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The 7 most innovative skyscrapers of the future

Posted in Development, Industry Trends

The 7 most innovative skyscrapers of the future

Earlier this week architecture magazine eVolo announced the winners of its 2014 skyscraper competition, which honors innovative design from the world’s most forward-thinking futurists.

More than 500 proposals from 43 countries were submitted for the ninth annual competition. When the dust settled, three winners were named alongside 20 honorable mentions. For a snapshot of the standouts, here are the trio of winning entries followed by our four favorite runners-up.

1st Place – Vernacular Versatility by Yong Ju Lee of the US


The winner of the competition is a mixed-use building inspired by the traditional Korean house known as a Hanok. The structure’s adjustable roof controls the amount of sunlight that filters through inside.

2nd Place – Car And Shell Skyscraper: Or Marinetti’s Monster by Mark Talbot and Daniel Markiewicz of the US


Second place went to a city-in-the-sky proposal for poor old Detroit. The massive cube complex would include residential units, recreational facilities and commercial areas.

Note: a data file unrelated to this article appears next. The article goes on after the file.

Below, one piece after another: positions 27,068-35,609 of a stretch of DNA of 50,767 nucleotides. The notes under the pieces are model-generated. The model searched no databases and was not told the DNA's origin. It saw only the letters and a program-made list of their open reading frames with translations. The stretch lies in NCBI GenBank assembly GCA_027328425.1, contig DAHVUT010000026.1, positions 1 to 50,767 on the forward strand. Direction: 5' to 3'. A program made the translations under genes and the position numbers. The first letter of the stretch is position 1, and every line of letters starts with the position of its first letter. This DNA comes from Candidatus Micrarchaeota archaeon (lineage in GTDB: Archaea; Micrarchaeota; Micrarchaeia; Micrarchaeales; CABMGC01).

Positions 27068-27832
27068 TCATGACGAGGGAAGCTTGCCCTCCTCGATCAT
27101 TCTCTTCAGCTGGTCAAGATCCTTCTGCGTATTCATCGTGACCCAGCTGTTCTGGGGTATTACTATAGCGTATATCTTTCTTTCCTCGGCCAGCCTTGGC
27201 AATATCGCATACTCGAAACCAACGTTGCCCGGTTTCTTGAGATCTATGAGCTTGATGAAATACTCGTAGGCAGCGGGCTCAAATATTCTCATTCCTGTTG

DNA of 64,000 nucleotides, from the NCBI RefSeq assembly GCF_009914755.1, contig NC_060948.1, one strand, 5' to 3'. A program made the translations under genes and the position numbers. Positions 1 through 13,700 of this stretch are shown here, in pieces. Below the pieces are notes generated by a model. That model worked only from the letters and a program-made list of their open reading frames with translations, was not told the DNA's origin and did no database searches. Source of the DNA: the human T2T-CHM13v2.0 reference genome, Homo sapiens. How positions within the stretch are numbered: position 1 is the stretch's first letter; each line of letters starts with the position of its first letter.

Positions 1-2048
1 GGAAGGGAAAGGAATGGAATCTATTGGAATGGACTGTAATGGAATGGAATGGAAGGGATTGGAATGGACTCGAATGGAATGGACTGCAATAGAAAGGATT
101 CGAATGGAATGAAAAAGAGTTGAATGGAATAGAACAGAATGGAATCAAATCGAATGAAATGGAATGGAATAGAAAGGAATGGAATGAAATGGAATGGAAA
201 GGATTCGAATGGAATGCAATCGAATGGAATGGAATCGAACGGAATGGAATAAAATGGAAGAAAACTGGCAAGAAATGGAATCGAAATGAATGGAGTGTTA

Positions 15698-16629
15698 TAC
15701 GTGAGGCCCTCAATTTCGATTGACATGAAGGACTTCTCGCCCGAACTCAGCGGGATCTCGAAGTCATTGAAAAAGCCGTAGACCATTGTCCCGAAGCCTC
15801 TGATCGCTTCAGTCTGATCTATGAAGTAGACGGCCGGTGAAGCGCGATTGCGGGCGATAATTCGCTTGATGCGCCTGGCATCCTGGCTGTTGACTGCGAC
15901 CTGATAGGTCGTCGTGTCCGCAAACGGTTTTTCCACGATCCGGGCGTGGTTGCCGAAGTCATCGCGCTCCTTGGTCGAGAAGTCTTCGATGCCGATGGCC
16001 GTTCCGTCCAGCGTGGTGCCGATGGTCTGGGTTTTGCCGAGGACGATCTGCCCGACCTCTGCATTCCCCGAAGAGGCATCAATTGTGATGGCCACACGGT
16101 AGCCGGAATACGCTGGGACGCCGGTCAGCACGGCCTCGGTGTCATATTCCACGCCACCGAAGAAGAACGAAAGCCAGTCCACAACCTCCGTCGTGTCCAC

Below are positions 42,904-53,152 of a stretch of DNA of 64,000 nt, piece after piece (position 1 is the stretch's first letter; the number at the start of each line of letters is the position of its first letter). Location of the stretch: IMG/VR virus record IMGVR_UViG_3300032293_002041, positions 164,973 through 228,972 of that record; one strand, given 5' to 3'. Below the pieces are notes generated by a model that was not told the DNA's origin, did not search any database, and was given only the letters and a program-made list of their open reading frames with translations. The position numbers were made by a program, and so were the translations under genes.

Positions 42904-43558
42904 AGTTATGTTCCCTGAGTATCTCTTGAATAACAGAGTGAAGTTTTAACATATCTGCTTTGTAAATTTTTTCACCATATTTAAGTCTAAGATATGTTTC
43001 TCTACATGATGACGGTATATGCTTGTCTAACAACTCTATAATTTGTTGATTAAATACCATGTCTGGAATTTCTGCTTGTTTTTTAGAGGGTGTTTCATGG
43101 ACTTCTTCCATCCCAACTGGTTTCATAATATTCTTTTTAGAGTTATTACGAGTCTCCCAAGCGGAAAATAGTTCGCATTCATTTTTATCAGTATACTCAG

3rd Place – Propagate Skyscraper: Carbon Dioxide Structure by YuHao Liu and Rui Wu of Canada


The third-place, eco-friendly honeycomb structure would clean the air by capturing greenhouse gases.

Launchspire by Henry Smith, Adam Woodward and Paul Attkins of the UK


This mega-tall building would stand atop an electromagnetic vertical accelerator for the purpose of eliminating the “hydrocarbon dependency” of aircraft during takeoff. The tower would also house people.

Seawer: The Garbage-Seascraper by Sung Jin Cho of South Korea


This massive marine vacuum would suck up garbage in the ocean before transferring it to a recycling station at the top of the structure.

Hyper-Speed Vertical Train Hub by Christopher Christophi and Lucas Mazarrasa of the UK


The name is pretty self-explanatory: A vertical train station for the year 2075.

Climatology Tower by Yuan-Sung Hsiao, Yuko Ochiai, Jia-Wei Liu, Hung-Lin Hsieh of Japan


This greenhouse tower would function as a research center to evaluate a city’s meteorology and then correct the environment through mechanical engineering.

Story By:

Michael Aynsley

Photos: eVolo